Weather at the Top of the World: Thule Storm Conditions

By George Hale, IceBridge Science Outreach Coordinator, NASA Goddard Space Flight Center

For people living and working at Thule Air Base, Greenland, weather is a near-constant concern. From mid-September to mid-May – the winter season – Thule can be subject to dangerous storms. A low pressure system off the coast can bring winds down off of the ice sheet, which pass through the valley Thule Air Base sits in.

Storm collapses GPS antenna
High winds during the 2011 Arctic campaign blew over this GPS antenna. Credit: NASA / Kyle Krabill

These high winds cause extreme cold and the reduced visibility caused by blowing snow can quickly make it easy to get lost even a few feet away from a building. Because of these dangers, Thule Air Base operates under a set of storm conditions that reflect temperature and visibility and restrict movement around the base accordingly.

Condition Bravo
One of the weather screens at Thule showing Condition Bravo during a storm on Mar. 27, 2014. Credit: NASA / Michael Studinger

Storm Conditions Normal and Alpha – The first of these conditions are Normal and Alpha. Neither of these translates to immediate danger, though under Alpha conditions personnel should prepare for the weather to deteriorate quickly.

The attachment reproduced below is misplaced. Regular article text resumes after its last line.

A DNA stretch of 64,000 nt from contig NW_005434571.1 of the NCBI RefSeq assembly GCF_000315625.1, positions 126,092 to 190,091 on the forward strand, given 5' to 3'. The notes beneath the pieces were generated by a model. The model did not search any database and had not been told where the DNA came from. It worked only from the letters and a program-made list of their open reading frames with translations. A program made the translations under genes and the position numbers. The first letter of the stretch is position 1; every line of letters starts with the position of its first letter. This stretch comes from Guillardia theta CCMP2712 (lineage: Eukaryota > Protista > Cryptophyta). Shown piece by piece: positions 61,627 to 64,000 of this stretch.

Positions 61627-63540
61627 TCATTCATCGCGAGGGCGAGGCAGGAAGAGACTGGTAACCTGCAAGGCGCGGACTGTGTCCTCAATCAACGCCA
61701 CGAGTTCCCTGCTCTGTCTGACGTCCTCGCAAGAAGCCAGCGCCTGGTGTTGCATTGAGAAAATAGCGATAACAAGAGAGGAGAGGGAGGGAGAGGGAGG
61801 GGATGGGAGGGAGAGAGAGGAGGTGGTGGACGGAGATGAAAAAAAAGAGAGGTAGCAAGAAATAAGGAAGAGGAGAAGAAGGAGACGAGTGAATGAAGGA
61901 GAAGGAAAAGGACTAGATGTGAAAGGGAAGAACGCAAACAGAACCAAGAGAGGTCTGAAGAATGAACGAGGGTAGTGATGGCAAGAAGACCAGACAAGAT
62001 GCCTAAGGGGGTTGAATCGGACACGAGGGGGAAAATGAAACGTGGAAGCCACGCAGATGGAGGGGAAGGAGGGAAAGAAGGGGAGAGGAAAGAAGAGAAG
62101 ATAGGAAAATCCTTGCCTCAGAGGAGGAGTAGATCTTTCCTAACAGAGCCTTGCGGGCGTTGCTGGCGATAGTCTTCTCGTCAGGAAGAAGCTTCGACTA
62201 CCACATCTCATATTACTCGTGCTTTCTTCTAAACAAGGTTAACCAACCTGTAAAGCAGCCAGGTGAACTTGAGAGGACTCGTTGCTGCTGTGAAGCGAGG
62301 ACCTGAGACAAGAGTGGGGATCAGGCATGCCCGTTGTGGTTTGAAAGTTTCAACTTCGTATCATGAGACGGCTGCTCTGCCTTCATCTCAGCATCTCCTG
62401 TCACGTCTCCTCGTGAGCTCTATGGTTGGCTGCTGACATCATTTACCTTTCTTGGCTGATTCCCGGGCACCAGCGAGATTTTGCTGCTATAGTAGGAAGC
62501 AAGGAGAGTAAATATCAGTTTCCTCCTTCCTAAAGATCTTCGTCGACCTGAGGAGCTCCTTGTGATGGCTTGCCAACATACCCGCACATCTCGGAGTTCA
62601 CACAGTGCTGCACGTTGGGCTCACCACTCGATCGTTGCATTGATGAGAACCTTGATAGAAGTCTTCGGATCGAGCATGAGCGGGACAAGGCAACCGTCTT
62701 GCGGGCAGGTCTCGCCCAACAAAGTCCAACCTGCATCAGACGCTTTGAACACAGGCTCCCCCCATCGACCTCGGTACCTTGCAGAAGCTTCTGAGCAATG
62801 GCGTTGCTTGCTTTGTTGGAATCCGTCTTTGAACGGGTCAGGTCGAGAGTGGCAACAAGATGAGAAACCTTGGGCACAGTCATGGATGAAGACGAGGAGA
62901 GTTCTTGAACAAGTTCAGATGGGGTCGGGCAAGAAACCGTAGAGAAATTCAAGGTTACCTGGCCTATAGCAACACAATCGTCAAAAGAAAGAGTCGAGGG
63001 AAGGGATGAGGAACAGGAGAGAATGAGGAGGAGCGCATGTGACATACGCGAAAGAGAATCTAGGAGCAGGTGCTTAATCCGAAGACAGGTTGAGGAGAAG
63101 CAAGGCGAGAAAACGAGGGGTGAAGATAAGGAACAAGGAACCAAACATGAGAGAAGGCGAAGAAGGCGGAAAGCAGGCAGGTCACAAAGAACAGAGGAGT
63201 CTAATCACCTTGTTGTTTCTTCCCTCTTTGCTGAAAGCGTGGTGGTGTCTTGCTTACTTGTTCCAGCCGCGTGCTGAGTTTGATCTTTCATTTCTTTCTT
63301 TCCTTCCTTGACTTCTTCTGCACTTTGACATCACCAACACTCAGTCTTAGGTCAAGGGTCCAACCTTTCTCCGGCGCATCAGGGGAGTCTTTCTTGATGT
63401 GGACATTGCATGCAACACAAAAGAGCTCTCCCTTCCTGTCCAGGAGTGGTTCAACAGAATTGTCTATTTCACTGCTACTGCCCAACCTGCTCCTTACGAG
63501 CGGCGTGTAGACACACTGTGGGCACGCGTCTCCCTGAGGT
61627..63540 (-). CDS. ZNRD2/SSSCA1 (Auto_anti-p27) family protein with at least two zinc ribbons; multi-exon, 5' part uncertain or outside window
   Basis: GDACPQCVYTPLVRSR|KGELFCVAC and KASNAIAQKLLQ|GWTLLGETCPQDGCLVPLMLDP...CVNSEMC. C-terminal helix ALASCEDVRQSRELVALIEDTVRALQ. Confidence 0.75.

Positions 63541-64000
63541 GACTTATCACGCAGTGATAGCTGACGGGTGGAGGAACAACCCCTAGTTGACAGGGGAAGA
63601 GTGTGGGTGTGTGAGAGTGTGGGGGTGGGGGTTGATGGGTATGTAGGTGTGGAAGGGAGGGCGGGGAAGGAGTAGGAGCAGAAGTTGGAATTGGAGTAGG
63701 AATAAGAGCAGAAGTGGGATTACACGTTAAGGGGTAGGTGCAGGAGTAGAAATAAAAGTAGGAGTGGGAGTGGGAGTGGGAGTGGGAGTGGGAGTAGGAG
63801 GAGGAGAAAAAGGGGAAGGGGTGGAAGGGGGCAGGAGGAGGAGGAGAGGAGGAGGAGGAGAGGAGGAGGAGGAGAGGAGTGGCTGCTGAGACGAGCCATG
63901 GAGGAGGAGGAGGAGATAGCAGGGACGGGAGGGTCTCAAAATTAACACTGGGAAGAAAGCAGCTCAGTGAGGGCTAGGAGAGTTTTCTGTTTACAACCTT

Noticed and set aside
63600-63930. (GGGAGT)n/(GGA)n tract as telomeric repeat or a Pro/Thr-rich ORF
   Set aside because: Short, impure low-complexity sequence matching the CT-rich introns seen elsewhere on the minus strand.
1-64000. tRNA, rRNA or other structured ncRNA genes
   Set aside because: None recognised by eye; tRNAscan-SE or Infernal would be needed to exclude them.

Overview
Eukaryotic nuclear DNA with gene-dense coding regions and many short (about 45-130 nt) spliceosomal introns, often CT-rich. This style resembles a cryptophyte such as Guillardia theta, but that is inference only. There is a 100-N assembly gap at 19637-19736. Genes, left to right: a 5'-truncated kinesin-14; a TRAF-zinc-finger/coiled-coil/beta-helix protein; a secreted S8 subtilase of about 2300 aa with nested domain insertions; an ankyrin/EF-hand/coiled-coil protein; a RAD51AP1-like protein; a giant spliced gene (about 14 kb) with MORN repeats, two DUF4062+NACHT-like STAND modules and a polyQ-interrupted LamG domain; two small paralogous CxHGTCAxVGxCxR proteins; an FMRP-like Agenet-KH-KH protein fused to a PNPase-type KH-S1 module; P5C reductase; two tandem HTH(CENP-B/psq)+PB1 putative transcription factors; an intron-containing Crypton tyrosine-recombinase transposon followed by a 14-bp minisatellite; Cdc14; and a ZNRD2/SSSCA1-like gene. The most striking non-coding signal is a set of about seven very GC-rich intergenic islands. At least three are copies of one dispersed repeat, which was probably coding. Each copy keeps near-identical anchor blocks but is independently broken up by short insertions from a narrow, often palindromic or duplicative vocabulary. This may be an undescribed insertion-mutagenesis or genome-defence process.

Storm Condition Bravo – Pedestrians are required to travel in groups of two or more and stay on approved roads. Those traveling in vehicles should have a radio to communicate.

Storm Condition Charlie – Non-essential buildings close and personnel are to return to quarters using either dedicated vehicles or one of the base shuttles or taxis.

Storm Condition Delta – Under this condition everyone has to stay in the building they are in and only emergency vehicles can operate. During the 2011 Arctic campaign the IceBridge team had to wait out a Delta storm.

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